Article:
Looking for an illustration for today’s Labor Day Roundup, I found this very early 20th century cartoon about immigration versus labor.
Title: A Crying Need for General Repairs
Publication: The Saturday Globe, Utica, August 27, 1901
Summary: An American Laborer pleads with Uncle Sam to repair the wall of “Immigration Restriction” because its neglect has opened the way for disreputable men to enter the country. An “Employer of Labor” in his top hat and tails happily assists a man wearing a fez as he climbs down the ladder. The image caption reads, “American Labor Calls Uncle Sam’s Attention to the Inefficiency of His Immigration Restriction Wall.”
(Source: Ohio State University. Emphasis added).
I might add that while there are various ethnicities climbing over the wall, the fellow with a dagger between his teeth who has undermined the wall and is crawling through is pretty clearly an Italian member of the Mafia, or “Black Hand,” as it was known at the time.
I found this in a 2019 Trump-bashing, immigrant enthusiast column in by a Korean named Young Kwon:
In his address to the nation on January 8th, President Trump made a case for his border wall that appealed to left values, saying that unauthorized immigration “strains public resources and drives down jobs and wages,” and that “among those hardest hit are African Americans and Hispanic Americans.” The implication of the line is clear: How could the administration be “racist” when its policies are meant to protect socio-economically marginalized minorities? Conservative pundits, and the many Americans who already support the administration’s efforts to curtail immigration, may embrace this new line of argument. Some who identify as part of the political left may even be tempted by it, seeing immigration as undermining native workers’ bargaining power. But this talking point has to be rejected by those who want a dignified, fulfilling life for all.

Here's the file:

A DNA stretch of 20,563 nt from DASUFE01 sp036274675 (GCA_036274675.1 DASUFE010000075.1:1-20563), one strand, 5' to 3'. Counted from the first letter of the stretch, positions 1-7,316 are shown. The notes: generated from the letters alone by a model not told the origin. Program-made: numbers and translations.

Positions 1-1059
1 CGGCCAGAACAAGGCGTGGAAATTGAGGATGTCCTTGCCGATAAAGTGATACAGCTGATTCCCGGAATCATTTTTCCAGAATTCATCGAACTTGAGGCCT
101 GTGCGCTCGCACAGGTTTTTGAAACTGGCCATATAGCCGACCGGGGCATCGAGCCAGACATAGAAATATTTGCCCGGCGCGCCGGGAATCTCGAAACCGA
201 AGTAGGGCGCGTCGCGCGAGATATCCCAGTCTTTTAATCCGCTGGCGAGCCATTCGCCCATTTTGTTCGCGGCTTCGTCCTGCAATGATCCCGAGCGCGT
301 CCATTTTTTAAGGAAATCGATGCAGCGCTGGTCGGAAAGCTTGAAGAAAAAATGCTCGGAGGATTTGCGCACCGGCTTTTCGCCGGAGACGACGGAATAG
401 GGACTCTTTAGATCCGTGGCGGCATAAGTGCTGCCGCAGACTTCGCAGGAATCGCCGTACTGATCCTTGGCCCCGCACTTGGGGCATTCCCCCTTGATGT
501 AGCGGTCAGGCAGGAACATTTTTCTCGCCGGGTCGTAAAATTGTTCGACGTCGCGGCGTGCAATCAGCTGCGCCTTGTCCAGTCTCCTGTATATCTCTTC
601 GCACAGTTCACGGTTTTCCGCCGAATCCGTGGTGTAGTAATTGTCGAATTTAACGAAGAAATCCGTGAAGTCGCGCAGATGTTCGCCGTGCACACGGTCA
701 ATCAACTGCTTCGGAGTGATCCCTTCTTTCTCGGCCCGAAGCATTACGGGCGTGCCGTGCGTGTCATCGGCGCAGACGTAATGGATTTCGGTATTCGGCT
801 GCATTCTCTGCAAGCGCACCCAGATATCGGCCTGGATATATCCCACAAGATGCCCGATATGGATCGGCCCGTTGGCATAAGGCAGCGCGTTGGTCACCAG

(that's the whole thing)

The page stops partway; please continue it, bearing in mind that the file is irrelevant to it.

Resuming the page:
Invoking the well-being of native workers as an argument against immigration is nothing new. History offers ample examples of elites repeatedly exploiting the supposed conflict between marginalized workers and immigrants.
[Divided and Conquered—How immigration paranoia enables exploitation, by Yong Kwon, Current Affairs, February 6, 2019]
And then he has a lot of stuff about the nineteenth century, in which the actual sufferings of actual American workers due to immigrant displacement is ignored.
My point: The problems caused by immigration in the nineteenth century were huge, real, and led to more than thirty years of worker and immigration patriot agitation until the 1924 Immigration Act was passed and signed by Calvin Coolidge.
In a column written here 22 years ago, I called this The (First) Thirty Years War For Immigration Reform.
That led to the forty year Great Pause in which America won the Second World War without much in the way of immigrant soldiery. The nineteenth and early twentieth century immigration restriction activism was a tremendous success politically and economically—for the country at large and, of course, for the American workingman.
With a little luck and perseverance, the same kind of activism—of the kind that won the 2016 Presidential election—can work in the early twenty-first century, and lead to more happy Labor Days, once the Biden Rush is a thing of the past.
Happy Labor Day from VDARE.com!
Previous Labor Day coverage, back to 2001.